Sun, 05/27/2012 - 06:32 EDT - NPR - National Public Radio (Business News)
Changes in the job market have meant fewer jobs for those with mid-level skills. Economists call the trend labor "polarization" and say it's forcing those in the middle to take jobs at lower pay.» E-Mail This» Add to Del.icio.us
The economy added no jobs last month and the unemployment rate remained at 9.1 percent, the Labor Department said Friday. And job gains in June and July were revised lower, to show 57,000 fewer jobs added.» E-Mail This » Add to Del.icio.us
President Obama recently announced plans to spend nearly $100 billion in 2011 solely on job creation. The proposed budget is aimed at reducing the nation's employment rate of 10 percent. But in a new book, labor activist Gabriel Thompson explores the current job market and takes a look at some of the least-desired jobs that always seem available.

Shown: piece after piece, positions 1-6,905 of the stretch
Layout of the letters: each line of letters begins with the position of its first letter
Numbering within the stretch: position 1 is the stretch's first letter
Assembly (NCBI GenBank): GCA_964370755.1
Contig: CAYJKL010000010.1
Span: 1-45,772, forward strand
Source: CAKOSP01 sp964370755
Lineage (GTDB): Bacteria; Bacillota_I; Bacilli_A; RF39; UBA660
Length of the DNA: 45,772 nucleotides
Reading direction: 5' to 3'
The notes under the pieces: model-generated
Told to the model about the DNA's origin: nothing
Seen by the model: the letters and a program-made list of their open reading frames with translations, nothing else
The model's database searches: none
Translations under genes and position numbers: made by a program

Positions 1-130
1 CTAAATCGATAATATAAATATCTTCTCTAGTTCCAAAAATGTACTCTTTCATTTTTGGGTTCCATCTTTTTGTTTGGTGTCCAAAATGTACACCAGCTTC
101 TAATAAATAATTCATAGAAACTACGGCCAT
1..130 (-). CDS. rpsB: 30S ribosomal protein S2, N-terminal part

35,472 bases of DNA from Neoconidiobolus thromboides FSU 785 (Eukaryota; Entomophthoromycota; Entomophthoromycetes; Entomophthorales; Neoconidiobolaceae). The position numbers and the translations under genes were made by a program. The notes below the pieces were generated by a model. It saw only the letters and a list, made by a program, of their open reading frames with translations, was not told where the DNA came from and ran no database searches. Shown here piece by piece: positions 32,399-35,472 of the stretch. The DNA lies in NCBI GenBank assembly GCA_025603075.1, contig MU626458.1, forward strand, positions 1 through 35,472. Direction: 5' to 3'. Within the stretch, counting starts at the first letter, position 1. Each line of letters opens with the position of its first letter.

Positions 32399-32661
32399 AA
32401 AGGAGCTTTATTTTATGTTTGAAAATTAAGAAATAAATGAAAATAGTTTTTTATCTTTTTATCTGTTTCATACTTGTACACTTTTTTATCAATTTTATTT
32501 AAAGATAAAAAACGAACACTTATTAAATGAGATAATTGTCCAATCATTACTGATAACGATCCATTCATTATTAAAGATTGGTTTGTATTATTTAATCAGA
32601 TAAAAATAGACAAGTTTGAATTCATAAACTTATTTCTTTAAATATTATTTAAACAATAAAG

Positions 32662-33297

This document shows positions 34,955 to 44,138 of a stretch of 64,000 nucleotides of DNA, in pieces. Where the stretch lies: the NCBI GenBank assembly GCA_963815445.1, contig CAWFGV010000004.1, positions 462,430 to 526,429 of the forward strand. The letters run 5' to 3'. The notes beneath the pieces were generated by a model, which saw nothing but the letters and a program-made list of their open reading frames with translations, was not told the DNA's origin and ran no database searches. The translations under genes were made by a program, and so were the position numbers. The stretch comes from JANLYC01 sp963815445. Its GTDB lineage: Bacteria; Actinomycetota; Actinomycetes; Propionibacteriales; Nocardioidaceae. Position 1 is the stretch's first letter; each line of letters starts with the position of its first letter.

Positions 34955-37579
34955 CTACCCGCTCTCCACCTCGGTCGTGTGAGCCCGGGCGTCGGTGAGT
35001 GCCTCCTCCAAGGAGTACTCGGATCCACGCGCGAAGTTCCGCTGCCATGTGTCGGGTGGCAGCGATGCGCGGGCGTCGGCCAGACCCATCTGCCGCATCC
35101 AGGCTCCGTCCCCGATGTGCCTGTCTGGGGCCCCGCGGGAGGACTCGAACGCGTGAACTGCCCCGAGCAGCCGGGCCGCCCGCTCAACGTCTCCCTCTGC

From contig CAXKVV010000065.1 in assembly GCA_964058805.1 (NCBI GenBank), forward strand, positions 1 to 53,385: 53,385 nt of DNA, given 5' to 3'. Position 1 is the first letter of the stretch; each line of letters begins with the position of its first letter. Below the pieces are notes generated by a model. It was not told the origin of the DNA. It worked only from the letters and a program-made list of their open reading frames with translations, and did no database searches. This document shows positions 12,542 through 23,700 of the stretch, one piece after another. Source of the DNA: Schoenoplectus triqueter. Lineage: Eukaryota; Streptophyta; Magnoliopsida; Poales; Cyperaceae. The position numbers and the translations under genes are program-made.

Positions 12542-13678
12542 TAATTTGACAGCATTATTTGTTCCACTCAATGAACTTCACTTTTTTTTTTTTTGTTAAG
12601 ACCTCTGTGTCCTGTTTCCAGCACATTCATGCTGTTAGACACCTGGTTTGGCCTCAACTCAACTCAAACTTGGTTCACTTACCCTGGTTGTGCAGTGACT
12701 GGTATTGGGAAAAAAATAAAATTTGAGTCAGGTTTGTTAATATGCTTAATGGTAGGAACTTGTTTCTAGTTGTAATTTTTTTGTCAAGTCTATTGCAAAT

The job market remains "sturdy," according to the latest ADP National Employment Report. Much more will be known about the labor picture when the Bureau of Labor Statistics releases its figures on Friday.» E-Mail This » Add to Del.icio.us
Some economists had expected to see the job market make minor gains, or at least come close. But the Labor Department reports a net loss of 85,000 jobs last month. Still, in the huge American workforce, the unemployment rate remains unchanged at 10 percent.» E-Mail This » Add to Del.icio.us
The U.S. economy gained more than 200,000 jobs last month, and the unemployment rate fell to 8.8 percent, the Labor Department said Friday. The news is a bit better than most economists had expected. But they say it will still take several years before unemployment falls back to a normal level.» E-Mail This » Add to Del.icio.us